Me-shaped hole* vs. Pandemic Exhaustion

If my math is correct, and I'm not sure it is, I'm looking at four years since moving into my Tiny Cottage. Four years post-divorce. The years I've been alone are many more than that. 

Through January of this year I was caught up in creative mania; just when I wasn't sure I could keep up the pace, we got locked down. Every aspect of my day changed into a new pattern I had to learn. Neuro-diverse people don't usually do well with change, especially when it's sudden and drastic and mandatory. Change is exhausting.

Then there was that election that had all our hackles up, and now COVID-19 numbers are on the rise again. Solitude is welcome right now.

So much alone-time makes for so much introspection. More than ever, I'm cognizant of negative space, like that empty spot beside me where I'd thought a partner would reside.

I understand that space - in fact, it's shaped like me. We take care of each other. I surprise me with flowers or rocks, sometimes make a good meal and don't trip if we eat it out of the pan on the stove. I keep an eye on myself, and try to put me to bed when I'm 3-year-old fussy. I'm a pretty good partner, but I'm still doing double-duty. This, too, is exhausting. I'm not lazy, not unmotivated. Maybe a little stuck - but introspective enough to do some self-math correctly.

I can articulate what I want in a relationship: I do want to have feelings for someone. That's exactly what I do want. But I want them to have the same feelings for me, and I want them to leave me alone. Maybe put a cup of tea next to me while I work, maybe come to bed until I fall asleep and then go do their own thing. The person I'd married understood these concepts as they pertained to him, but didn't get that I would want them, too. One year, he went on 17 vacations, 8 of them with me. You can see why I'd be cranky.

Dating is weird; I'm a proponent of meeting through common activities. I still like myself, but frankly this relationship is starting to languish. We need interaction to synchronize ourselves with reality.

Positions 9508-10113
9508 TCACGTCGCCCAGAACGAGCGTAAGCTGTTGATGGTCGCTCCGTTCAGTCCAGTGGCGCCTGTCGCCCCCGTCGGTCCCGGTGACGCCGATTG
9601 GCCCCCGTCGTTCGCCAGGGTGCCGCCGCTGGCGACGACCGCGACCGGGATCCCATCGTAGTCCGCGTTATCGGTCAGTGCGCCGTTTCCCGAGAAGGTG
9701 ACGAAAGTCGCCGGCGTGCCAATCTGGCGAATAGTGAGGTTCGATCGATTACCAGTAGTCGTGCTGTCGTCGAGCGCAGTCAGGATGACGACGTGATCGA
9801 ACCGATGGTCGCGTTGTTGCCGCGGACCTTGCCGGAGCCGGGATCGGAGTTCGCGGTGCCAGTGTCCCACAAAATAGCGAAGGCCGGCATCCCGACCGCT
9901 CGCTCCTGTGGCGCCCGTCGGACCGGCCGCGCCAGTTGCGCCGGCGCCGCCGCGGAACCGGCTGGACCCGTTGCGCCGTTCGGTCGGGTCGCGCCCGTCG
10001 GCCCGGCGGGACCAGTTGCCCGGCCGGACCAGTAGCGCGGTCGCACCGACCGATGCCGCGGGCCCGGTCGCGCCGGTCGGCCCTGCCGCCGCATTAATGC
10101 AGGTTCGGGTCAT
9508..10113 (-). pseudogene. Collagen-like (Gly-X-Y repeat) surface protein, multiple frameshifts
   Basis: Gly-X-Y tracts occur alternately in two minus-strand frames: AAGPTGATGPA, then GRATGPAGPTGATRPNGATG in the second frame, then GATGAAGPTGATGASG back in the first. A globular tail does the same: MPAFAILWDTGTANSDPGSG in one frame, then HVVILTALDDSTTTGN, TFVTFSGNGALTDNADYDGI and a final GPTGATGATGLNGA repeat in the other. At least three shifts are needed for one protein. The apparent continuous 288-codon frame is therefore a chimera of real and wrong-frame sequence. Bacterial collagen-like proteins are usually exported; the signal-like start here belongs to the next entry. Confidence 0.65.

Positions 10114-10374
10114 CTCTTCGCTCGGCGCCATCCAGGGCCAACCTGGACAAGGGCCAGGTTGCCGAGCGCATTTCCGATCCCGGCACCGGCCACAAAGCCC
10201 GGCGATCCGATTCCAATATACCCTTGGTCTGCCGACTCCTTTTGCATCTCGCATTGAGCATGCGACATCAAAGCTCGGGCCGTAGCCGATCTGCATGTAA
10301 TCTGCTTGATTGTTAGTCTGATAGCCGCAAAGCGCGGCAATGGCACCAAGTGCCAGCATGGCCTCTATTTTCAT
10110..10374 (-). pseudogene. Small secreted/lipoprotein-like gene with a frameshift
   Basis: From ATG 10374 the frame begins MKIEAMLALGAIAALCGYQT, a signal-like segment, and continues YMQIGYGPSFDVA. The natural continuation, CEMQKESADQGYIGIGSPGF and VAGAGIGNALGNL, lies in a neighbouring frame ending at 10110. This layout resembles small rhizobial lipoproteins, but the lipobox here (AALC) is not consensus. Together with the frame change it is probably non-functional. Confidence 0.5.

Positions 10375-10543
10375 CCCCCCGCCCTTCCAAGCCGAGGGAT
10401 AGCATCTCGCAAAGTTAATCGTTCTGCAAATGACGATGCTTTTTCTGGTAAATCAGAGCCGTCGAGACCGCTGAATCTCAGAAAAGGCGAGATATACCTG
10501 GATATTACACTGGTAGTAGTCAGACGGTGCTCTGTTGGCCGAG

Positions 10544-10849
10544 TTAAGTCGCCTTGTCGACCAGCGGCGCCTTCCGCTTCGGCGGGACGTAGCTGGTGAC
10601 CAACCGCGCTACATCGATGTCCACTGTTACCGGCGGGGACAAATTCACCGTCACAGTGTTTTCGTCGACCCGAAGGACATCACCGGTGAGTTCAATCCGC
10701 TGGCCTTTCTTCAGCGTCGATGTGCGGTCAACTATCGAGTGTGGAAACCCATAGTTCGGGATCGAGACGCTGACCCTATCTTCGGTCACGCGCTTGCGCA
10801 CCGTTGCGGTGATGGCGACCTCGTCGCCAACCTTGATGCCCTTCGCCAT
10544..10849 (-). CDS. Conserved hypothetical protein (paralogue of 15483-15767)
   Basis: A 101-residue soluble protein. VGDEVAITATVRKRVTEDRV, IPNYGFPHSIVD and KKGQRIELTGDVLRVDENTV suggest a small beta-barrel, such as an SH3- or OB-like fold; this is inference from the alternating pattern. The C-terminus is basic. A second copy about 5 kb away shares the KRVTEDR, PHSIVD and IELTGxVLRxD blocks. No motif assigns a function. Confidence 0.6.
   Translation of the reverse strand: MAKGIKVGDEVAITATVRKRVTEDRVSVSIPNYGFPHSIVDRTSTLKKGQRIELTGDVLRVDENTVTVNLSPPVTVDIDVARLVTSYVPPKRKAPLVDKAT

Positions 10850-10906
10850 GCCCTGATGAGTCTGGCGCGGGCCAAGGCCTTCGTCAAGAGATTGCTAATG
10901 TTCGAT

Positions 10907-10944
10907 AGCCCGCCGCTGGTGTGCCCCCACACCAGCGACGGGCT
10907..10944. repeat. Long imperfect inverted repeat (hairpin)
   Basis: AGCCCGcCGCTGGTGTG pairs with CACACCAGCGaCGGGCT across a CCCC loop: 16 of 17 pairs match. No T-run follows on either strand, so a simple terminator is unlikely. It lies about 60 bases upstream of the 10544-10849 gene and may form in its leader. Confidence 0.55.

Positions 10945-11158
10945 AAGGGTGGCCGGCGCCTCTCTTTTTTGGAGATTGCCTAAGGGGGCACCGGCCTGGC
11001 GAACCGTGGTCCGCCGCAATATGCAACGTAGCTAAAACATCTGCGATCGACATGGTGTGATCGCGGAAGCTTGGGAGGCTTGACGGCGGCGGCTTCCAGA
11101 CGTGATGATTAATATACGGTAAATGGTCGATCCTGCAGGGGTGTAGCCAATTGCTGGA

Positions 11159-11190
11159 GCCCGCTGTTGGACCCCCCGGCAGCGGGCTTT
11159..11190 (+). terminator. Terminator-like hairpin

When we resume face-to-face activities, though, I'm not relinquishing this me-shaped hole* beside me. It is me, and we deserve respect. I might start looking beside new people I meet, to see whether they give themselves adequate space. No use filling up a gap just because you think something is supposed to go there. I feel like this is an important concept. 

You are not lazy, unmotivated, or stuck - you're exhausted, too. Give yourself credit for whatever you accomplish, no matter how small. You did a thing. Take a nap.

*I almost give credit for this phrase to Todd Coapman, though he said it 'man-shaped void' in that book he's not writing.

Further exploration:

The Brain and the Now - David Eagleman  There's a lot to unpack here, but two things stuck out to me: the brain does a lot of audio & video editing to present simultaneity; and we have to interact with the world personally to know what's real. The only thing we can count on, he says, is what we do ourselves.

Hunger Without Shape - Melinda Smith  Mel and I often discuss the concept of negative space - how it isn't really empty at all, but valid as figure to ground. You have to keep an eye on her, because she's sprouting art everywhere. You can listen to her read the poem here: Without Shape, on Soundcloud.

Our Indigenous Astronomical Traditions - Australian Government  

My dear and long-distance friend-I've-never-met-yet Mariana has been telling me about similarities between Andean and Australian Indigenous astronomical traditions - not only do they give names to collections of stars, but also negative space. Here's a depiction of a space in the Milky Way known as The Emu - Emu in the Sky by Kyle Pickett:

Shared Sky: The SKA's Indigenous Astronomy/Art Exhibition   "Shared Sky stems from a vision by the Square Kilometre Array (SKA) to bring together under one sky Aboriginal Australian and South African artists in a collaborative exhibition celebrating humanity’s ancient cultural wisdom. This vision embodies the spirit of the international science and engineering collaboration that is the SKA project itself, bringing together many nations around two sites in Australia and South Africa to study the same sky." 


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